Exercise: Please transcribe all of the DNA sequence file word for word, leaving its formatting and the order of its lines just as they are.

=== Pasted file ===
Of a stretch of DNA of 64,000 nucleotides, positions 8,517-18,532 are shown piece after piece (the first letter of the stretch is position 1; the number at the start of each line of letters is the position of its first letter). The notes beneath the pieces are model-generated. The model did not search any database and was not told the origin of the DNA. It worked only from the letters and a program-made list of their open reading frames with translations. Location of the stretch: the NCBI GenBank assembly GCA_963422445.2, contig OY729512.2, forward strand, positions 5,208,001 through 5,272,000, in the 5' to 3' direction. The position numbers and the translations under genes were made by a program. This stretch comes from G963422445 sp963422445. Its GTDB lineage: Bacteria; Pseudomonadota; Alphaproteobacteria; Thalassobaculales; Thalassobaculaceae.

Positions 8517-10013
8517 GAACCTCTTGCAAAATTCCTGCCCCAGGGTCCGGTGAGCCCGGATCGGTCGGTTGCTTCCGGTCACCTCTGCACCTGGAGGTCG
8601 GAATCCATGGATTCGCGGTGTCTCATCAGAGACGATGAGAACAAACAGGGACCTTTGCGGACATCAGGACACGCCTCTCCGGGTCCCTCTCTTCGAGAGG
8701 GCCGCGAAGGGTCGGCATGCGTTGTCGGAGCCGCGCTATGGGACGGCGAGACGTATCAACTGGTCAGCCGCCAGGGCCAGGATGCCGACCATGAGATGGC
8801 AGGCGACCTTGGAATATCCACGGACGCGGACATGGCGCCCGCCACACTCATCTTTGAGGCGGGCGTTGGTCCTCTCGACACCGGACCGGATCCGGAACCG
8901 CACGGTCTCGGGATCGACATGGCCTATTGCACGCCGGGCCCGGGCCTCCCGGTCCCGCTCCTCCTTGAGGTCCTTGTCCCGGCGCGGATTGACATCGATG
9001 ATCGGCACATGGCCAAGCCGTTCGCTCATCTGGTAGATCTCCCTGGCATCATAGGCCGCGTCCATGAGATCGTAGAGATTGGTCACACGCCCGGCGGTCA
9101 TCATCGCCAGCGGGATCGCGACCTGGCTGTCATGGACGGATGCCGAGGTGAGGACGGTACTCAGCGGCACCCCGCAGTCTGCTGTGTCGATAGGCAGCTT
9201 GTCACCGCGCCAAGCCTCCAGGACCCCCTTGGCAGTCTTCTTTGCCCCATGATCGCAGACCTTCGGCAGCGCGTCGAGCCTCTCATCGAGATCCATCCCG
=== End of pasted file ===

Of a stretch of DNA of 64,000 nucleotides, positions 8,517-18,532 are shown piece after piece (the first letter of the stretch is position 1; the number at the start of each line of letters is the position of its first letter). The notes beneath the pieces are model-generated. The model did not search any database and was not told the origin of the DNA. It worked only from the letters and a program-made list of their open reading frames with translations. Location of the stretch: the NCBI GenBank assembly GCA_963422445.2, contig OY729512.2, forward strand, positions 5,208,001 through 5,272,000, in the 5' to 3' direction. The position numbers and the translations under genes were made by a program. This stretch comes from G963422445 sp963422445. Its GTDB lineage: Bacteria; Pseudomonadota; Alphaproteobacteria; Thalassobaculales; Thalassobaculaceae.

Positions 8517-10013
8517 GAACCTCTTGCAAAATTCCTGCCCCAGGGTCCGGTGAGCCCGGATCGGTCGGTTGCTTCCGGTCACCTCTGCACCTGGAGGTCG
8601 GAATCCATGGATTCGCGGTGTCTCATCAGAGACGATGAGAACAAACAGGGACCTTTGCGGACATCAGGACACGCCTCTCCGGGTCCCTCTCTTCGAGAGG
8701 GCCGCGAAGGGTCGGCATGCGTTGTCGGAGCCGCGCTATGGGACGGCGAGACGTATCAACTGGTCAGCCGCCAGGGCCAGGATGCCGACCATGAGATGGC
8801 AGGCGACCTTGGAATATCCACGGACGCGGACATGGCGCCCGCCACACTCATCTTTGAGGCGGGCGTTGGTCCTCTCGACACCGGACCGGATCCGGAACCG
8901 CACGGTCTCGGGATCGACATGGCCTATTGCACGCCGGGCCCGGGCCTCCCGGTCCCGCTCCTCCTTGAGGTCCTTGTCCCGGCGCGGATTGACATCGATG
9001 ATCGGCACATGGCCAAGCCGTTCGCTCATCTGGTAGATCTCCCTGGCATCATAGGCCGCGTCCATGAGATCGTAGAGATTGGTCACACGCCCGGCGGTCA
9101 TCATCGCCAGCGGGATCGCGACCTGGCTGTCATGGACGGATGCCGAGGTGAGGACGGTACTCAGCGGCACCCCGCAGTCTGCTGTGTCGATAGGCAGCTT
9201 GTCACCGCGCCAAGCCTCCAGGACCCCCTTGGCAGTCTTCTTTGCCCCATGATCGCAGACCTTCGGCAGCGCGTCGAGCCTCTCATCGAGATCCATCCCG